Walls of Thessaloniki

Coordinates: 40°38′33″N 22°57′16″E / 40.64250°N 22.95444°E / 40.64250; 22.95444
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Walls of Thessaloniki
UNESCO World Heritage Site
The eastern walls
LocationThessaloniki, Greece
Part ofPaleochristian and Byzantine Monuments of Thessaloniki
CriteriaCultural: i, ii, iv
Inscription1988 (12th Session)
Coordinates40°38′33″N 22°57′16″E / 40.64250°N 22.95444°E / 40.64250; 22.95444
Walls of Thessaloniki is located in Greece
Walls of Thessaloniki
Location of Walls of Thessaloniki in Greece
Growth of Thessaloniki and its walls in Antiquity (left) and in the late Roman and early Byzantine periods (right).

The Walls of Thessaloniki (Greek: Τείχη της Θεσσαλονίκης, Teíchi tis Thessaloníkis) are the 4 kilometer-long city walls surrounding the city of Thessaloniki during the Middle Ages and until the late 19th century, when large parts of the walls, including the entire seaward section, were demolished as part of the Ottoman authorities' restructuring of Thessaloniki's urban fabric. The city was fortified from its establishment in the late 4th century BC, but the present walls date from the early Byzantine period, ca. 390, and incorporate parts of an earlier, late 3rd-century wall. The walls consist of the typical late Roman mixed construction of ashlar masonry alternating with bands of brick. The northern part of the walls adjoins the acropolis of the city, which formed a separate fortified enceinte, and within it lies another citadel, the Heptapyrgion (Seven Towers), popularly known by the Ottoman translation of the name, Yedi Kule.

In 1988, as part of the Paleochristian and Byzantine monuments of Thessaloniki, the walls were added to the UNESCO World Heritage List because of their outstanding Byzantine architecture.[1]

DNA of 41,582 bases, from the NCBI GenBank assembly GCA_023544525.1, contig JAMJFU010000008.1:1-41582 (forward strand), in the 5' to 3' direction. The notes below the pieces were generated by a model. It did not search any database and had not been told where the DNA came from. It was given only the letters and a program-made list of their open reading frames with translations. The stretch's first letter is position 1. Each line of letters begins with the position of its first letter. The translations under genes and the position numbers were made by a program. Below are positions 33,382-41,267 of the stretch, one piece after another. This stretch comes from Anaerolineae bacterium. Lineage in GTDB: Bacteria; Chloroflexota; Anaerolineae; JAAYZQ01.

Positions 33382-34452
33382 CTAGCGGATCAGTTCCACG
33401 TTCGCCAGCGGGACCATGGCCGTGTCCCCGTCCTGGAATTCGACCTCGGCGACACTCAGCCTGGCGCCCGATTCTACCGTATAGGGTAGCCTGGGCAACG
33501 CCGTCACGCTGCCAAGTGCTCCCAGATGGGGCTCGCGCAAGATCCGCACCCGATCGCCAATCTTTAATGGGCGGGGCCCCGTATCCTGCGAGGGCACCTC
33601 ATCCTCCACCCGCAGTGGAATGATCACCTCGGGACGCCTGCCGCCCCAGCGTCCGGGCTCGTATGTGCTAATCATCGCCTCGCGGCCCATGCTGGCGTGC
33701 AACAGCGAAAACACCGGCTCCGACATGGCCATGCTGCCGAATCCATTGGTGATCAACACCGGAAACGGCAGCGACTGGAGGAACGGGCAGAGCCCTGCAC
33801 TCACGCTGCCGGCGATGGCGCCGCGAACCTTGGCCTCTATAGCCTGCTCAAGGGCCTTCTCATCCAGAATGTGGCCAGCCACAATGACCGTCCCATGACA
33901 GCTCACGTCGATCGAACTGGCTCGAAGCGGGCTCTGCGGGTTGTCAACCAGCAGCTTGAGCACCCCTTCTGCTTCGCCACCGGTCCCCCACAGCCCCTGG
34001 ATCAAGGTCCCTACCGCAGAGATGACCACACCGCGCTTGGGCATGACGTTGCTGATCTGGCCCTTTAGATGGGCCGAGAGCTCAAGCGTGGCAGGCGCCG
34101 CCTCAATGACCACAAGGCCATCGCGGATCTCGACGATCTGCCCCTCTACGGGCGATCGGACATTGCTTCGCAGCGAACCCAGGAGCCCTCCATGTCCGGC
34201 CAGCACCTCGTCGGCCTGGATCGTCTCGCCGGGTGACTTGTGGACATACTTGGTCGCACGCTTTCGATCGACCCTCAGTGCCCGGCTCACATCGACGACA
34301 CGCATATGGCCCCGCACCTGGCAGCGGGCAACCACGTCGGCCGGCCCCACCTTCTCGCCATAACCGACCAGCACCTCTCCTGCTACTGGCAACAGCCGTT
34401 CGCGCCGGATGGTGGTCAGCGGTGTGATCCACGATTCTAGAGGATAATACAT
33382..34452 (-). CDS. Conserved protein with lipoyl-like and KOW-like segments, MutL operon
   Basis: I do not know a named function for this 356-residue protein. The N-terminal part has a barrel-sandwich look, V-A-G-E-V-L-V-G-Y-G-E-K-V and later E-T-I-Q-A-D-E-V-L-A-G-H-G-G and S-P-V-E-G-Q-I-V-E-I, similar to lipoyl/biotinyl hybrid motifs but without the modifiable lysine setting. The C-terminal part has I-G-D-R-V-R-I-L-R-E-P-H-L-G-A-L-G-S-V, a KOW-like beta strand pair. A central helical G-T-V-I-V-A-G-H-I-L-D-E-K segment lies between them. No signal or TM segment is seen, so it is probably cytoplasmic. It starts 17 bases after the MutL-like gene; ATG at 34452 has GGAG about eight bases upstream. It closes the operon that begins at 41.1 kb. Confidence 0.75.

The first fortification of the newly built city of Cassander, which played an important role, dates back to the 3rd century BC. The Roman conquest (167 BC), which brought Roman peace, made the walls weak, so around the middle of the 1st century they were already in ruins.[2]

In the 3rd century, fortifications were built to protect the city from the Goths with materials from previous buildings. With these fortifications, two Gothic attacks were repelled, in 254 and 268. The Roman wall was 1.65 m wide, with square towers.[2] The main street of the city (Leoforos or Mesi) extended from the Golden Gate in the west (Vardario Square) to the Cassandreot Gate in the east. The southern wall extended somewhat further south of today's Tsimiski avenue.

At the beginning of the 4th century, Galerius and Constantine the Great passed through Thessaloniki and strengthened the walls. At the end of the 4th century, a second wall was built outside the previous one with triangular projections. The wall visible today was built from the end of the 4th to the middle of the 5th century,[3] while a subsequent improvement program was implemented in the 7th century on Heraklion in order to support the defense of the city against the Avars and the Slavs. In 904 the city was captured by the Saracens by an attack from the sea side, which led to the sea walls being strengthened after the departure of the Saracens.



  1. ^ "Paleochristian and Byzantine monuments of Thessaloniki". UNESCO World Heritage Convention. United Nations Educational, Scientific, and Cultural Organization. Archived from the original on 5 January 2021. Retrieved 5 November 2022.
  2. ^ a b Apotypōmata : hē vyzantinē Thessalonikē se photographies kai schedia tēs Vretanikēs Scholēs Athēnōn (1888-1910) = Impressions : Byzantine Thessalonike through the photographs and drawings of the British School at Athens (1888-1910). Anastasia P. Pliōta. Thessalonikē. 2012. ISBN 978-960-9694-14-8. OCLC 863622662.{{cite book}}: CS1 maint: location missing publisher (link) CS1 maint: others (link)
  3. ^ Grissom, F. E.; Kahn, J. S. (December 1975). "Glyceraldehyde-3-phosphate dehydrogenases from Euglena gracilis. Purification and physical and chemical characterization". Archives of Biochemistry and Biophysics. 171 (2): 444–458. doi:10.1016/0003-9861(75)90053-3. ISSN 0003-9861. PMID 960.


  • Kourkoutidou-Nikolaidou, E.; Tourta, A. (1997), Wandering in Byzantine Thessaloniki, Kapon Editions, pp. 15–26, ISBN 960-7254-47-3

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